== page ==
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No children play outside Franklin Elementary School. Since its doors shut seven years ago, the school has been vandalized, stripped of copper wiring and plumbing, and littered with trash. On the south side of the property, a cyclone fence, rusted but stalwart, marks the Pontiac boundary with Bloomfield Township.

“Houses on this side of the fence cost $30,000. A few blocks away, they can be a million dollars,” says Dr. Malaz Alatassi, who with seven partners has raised $1.6 million to create a place of refuge in this neighborhood for families from his Syrian homeland. Most of his partners are physicians, as he is. They are immigrants living the American dream on the Bloomfield side of the fence, still connected to war-ravaged Syria by family ties and deep memory.

A month ago, their ambitious idea attracted little attention: to rehabilitate the school they purchased, along with another, for $850,000, as a secular community center and to build 120 new, inexpensive homes on scattered lots they bought for $250 each from Oakland County. “It is not an investment for us,” Alatassi says, in an interview in the school parking lot. “It is a way for us to help.”

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But this unassuming post-World War II neighborhood of small ranch and split-level homes became the white hot center of fear and suspicion in Metro Detroit following the terrorist attacks in Paris. After Gov. Rick Snyder announced Nov. 15 he planned to prevent the influx of refugees from Syria, Oakland County Executive L. Brooks Patterson warned of “an immediate threat of imminent danger” looming in Oakland, with the development of what he called “Syrian Refugee Village.”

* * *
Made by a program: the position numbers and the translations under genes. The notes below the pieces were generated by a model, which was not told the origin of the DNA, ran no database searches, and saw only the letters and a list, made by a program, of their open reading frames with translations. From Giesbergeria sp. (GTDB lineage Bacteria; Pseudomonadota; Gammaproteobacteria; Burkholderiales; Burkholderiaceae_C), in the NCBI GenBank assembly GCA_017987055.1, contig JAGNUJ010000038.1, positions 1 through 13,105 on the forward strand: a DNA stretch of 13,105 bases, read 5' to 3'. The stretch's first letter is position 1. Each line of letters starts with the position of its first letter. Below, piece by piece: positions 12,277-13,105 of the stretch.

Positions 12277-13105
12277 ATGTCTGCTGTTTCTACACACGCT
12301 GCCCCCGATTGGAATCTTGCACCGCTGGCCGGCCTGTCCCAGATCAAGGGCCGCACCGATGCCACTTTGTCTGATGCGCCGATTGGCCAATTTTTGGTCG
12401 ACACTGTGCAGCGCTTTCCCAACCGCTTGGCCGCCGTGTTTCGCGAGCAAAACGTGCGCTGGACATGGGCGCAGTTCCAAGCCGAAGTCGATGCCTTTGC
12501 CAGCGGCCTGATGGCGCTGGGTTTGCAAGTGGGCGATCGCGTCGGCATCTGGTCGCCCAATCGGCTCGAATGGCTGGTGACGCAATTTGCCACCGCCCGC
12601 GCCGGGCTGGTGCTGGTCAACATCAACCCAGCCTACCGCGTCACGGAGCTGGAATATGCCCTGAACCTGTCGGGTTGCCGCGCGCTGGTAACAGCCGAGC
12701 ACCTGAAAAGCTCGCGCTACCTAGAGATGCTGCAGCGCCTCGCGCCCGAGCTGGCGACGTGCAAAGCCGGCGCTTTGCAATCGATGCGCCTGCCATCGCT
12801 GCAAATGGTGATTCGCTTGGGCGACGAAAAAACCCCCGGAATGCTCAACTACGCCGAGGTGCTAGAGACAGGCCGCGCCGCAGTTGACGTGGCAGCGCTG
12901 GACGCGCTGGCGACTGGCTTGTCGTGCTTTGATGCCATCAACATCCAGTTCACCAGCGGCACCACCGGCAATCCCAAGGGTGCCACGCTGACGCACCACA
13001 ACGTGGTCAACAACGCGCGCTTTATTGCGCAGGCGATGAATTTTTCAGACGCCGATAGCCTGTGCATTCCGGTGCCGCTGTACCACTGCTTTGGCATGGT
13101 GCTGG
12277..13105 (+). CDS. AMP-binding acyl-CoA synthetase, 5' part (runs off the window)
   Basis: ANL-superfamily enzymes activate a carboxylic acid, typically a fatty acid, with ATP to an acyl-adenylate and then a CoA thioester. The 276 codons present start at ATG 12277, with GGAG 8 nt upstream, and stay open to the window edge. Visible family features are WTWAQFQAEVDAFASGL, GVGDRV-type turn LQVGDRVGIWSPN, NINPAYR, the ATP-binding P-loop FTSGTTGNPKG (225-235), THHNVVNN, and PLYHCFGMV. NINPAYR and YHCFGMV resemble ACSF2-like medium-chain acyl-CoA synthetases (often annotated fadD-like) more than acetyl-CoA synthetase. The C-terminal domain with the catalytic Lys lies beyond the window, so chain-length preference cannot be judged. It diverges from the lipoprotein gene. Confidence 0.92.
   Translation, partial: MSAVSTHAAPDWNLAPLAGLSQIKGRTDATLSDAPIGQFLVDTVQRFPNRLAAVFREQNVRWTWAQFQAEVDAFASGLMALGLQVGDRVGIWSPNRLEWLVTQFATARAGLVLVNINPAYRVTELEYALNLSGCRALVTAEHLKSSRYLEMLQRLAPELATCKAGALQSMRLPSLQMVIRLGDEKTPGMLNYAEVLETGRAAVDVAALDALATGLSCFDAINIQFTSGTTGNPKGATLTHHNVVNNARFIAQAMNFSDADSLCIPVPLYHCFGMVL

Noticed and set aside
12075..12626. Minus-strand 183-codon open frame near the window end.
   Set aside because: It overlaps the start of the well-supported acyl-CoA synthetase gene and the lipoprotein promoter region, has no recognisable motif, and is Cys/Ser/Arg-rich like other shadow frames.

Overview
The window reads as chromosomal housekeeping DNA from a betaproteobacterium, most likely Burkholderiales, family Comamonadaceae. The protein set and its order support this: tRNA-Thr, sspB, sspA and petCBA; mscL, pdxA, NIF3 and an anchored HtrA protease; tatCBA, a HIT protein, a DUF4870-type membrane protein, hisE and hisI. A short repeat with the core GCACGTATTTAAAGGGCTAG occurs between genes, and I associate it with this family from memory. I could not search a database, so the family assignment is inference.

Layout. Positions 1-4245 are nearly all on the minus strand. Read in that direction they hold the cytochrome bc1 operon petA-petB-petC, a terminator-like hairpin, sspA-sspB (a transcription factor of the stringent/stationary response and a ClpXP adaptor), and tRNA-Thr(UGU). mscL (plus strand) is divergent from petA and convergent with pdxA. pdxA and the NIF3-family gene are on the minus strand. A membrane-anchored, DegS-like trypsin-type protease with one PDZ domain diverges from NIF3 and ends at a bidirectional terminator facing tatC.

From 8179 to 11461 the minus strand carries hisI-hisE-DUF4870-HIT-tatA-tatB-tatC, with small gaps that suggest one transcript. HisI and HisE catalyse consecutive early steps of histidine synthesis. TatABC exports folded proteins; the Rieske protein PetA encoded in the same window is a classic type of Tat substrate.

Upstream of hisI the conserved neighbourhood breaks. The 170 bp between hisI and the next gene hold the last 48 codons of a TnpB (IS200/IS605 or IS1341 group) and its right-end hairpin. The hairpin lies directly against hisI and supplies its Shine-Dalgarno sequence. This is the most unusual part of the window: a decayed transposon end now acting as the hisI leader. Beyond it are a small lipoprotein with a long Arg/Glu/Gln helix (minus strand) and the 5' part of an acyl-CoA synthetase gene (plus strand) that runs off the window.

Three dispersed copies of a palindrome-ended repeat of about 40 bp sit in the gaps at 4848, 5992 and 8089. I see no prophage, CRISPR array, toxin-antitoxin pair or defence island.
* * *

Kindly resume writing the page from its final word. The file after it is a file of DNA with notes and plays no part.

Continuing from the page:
Republican Patterson’s stance put him at odds with fellow Oakland County official Andrew Meisner, the Democratic treasurer, who had met several times with the group, and views their investment as a way to stabilize the neighborhood, as part of a wave of investment in Pontiac. It caught the attention of a neighborhood whose mostly African-American residents express concern, and even hostility, about the prospect of Syrian refugees moving in.

“I don’t usually agree with (Patterson),” said Sonya May, a 44-year-old grandmother who has lived in the neighborhood for 13 years. “But I liked that he was against this.” She expresses concern about terrorists and having neighbors who don’t speak English. “We’re not going to be able to understand them,” she says.

They would object even if the Syrian investors offered a medical clinic or social services or recreation across the street? “I wouldn’t go there,” said Anthony Shelton, who was chatting with May in her driveway.

May’s neighbor, Richard Standler, 61, a cancer patient and longtime resident, points at the school, saying: “I’m against it. We have plenty of homeless, poor people here. Why not help them?”